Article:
But when a plane is on approach, the flaps on the wings are extended, which automatically disables MCAS.

In addition, the former Boeing pilot points out that the MAX simulator at that time was set up so that the operator could push a button on a console to simulate various standard emergencies such as an engine failure. But there was no such button to simulate an angle of attack vane going wrong. There was no physical way to make that happen on the simulator, he said.

His conclusion was that the problems Forkner described were glitches that simply revealed the shortcomings of the simulator ahead of final qualification and “don’t relate to the MAX accident scenarios.”

“I have no loyalty to Boeing or to Mark Forkner,” he emphasized. “I have loyalty to the truth.”

Boeing last Friday offered no real evidence in its defense On Sunday, it offered weak evidence: just a general statement by Forkner’s lawyer. Forkner himself is refusing to talk or to provide information under his Fifth Amendment right against self-incrimination.

In addition, the second part of Boeing’s defense on Sunday — its claim that the FAA knew all about the changes it made to MCAS — is questionable.

Multiple reports, initially in the Seattle Times, and most recently in the report by a team of international regulators, show that though some within the FAA may have been aware of some changes to MCAS, the FAA safety engineers tasked with analyzing its safety did not.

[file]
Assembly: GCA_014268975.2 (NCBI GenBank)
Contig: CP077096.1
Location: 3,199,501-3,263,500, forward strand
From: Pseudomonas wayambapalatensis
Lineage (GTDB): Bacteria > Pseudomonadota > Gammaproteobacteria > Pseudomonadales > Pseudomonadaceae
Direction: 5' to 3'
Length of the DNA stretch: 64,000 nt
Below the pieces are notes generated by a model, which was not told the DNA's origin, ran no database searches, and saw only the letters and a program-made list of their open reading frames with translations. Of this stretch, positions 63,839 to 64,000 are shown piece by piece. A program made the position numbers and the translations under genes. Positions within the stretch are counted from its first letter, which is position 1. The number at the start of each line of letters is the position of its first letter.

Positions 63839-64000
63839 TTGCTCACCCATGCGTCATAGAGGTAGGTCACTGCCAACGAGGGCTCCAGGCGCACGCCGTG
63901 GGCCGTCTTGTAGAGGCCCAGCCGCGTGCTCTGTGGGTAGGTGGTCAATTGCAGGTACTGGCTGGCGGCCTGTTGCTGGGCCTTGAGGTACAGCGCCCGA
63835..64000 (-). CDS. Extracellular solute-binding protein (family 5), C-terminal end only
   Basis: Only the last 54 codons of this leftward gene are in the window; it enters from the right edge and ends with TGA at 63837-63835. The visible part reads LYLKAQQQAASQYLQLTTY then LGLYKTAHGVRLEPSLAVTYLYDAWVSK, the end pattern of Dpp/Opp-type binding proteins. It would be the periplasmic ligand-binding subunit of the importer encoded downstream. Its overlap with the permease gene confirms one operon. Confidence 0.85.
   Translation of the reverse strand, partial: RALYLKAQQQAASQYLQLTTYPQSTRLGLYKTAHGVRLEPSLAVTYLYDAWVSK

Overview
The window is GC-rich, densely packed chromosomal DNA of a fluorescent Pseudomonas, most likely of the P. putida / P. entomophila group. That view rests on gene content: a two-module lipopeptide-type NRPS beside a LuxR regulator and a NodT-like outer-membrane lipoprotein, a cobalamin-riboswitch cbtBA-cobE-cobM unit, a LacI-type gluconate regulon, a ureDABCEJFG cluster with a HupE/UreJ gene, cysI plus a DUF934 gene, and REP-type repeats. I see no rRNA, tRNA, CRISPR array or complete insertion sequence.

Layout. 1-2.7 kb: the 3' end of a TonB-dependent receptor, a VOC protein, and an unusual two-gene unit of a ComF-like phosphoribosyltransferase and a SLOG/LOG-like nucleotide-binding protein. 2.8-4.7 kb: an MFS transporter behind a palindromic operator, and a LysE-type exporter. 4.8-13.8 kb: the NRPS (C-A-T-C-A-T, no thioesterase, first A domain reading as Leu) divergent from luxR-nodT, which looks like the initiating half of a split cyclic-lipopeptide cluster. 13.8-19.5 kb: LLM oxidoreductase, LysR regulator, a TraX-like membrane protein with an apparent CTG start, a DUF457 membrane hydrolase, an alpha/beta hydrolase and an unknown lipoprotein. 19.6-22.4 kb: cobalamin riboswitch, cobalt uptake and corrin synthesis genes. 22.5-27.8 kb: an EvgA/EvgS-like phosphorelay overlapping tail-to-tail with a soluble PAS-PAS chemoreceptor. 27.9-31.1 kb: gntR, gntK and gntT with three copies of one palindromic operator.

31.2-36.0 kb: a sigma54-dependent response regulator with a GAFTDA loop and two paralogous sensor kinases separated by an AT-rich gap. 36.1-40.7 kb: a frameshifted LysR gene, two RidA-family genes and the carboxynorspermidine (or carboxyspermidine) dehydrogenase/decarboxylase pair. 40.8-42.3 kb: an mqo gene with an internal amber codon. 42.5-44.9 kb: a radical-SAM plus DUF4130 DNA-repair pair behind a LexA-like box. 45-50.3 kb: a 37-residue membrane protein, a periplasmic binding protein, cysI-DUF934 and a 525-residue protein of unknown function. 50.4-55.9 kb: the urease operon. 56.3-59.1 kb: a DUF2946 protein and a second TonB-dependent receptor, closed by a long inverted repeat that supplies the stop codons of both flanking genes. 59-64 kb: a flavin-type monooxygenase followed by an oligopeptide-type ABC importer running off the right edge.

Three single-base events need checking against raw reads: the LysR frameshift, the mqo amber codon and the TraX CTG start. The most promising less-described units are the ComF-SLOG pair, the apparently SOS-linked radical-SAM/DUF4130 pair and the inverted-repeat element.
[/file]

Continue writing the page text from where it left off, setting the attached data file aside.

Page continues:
However, Monday’s analysis of Boeing’s 2016 simulator issues suggests that the widely reported stories at the weekend — including by the Seattle Times — reporting on the message exchange between the pilots were indeed misinterpretations, as Boeing claimed Sunday.

It doesn’t change the conclusion that MCAS as originally designed did lead to the accidents and the deaths of 346 people.

However, it means that these messages aren’t evidence that Boeing misled the world in 2016 and hid early evidence that MCAS was a death trap.
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Old 22nd Oct 2019, 04:08
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Just in..., tomorrow [October23 2019], KNKT [NTSC], Indonesia's National Travel Safety Commission, will brief the victims' families the much anticipated Final Accident Report of the Lion Air Flight JT610, before releasing it to the public shortly thereafter..
.
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KNKT to Brief Families of Boeing 737 Max Crash with Final Report
The National Transportation Safety Committee (KNKT) announced it will brief the final crash report to families of victims who died in the Boeing 737 Max crash on October 29, 2018. At the time, Lion Air JT610’s flight crashed into the Java Sea after takeoff and claimed 189 people onboard the 737 Max jet.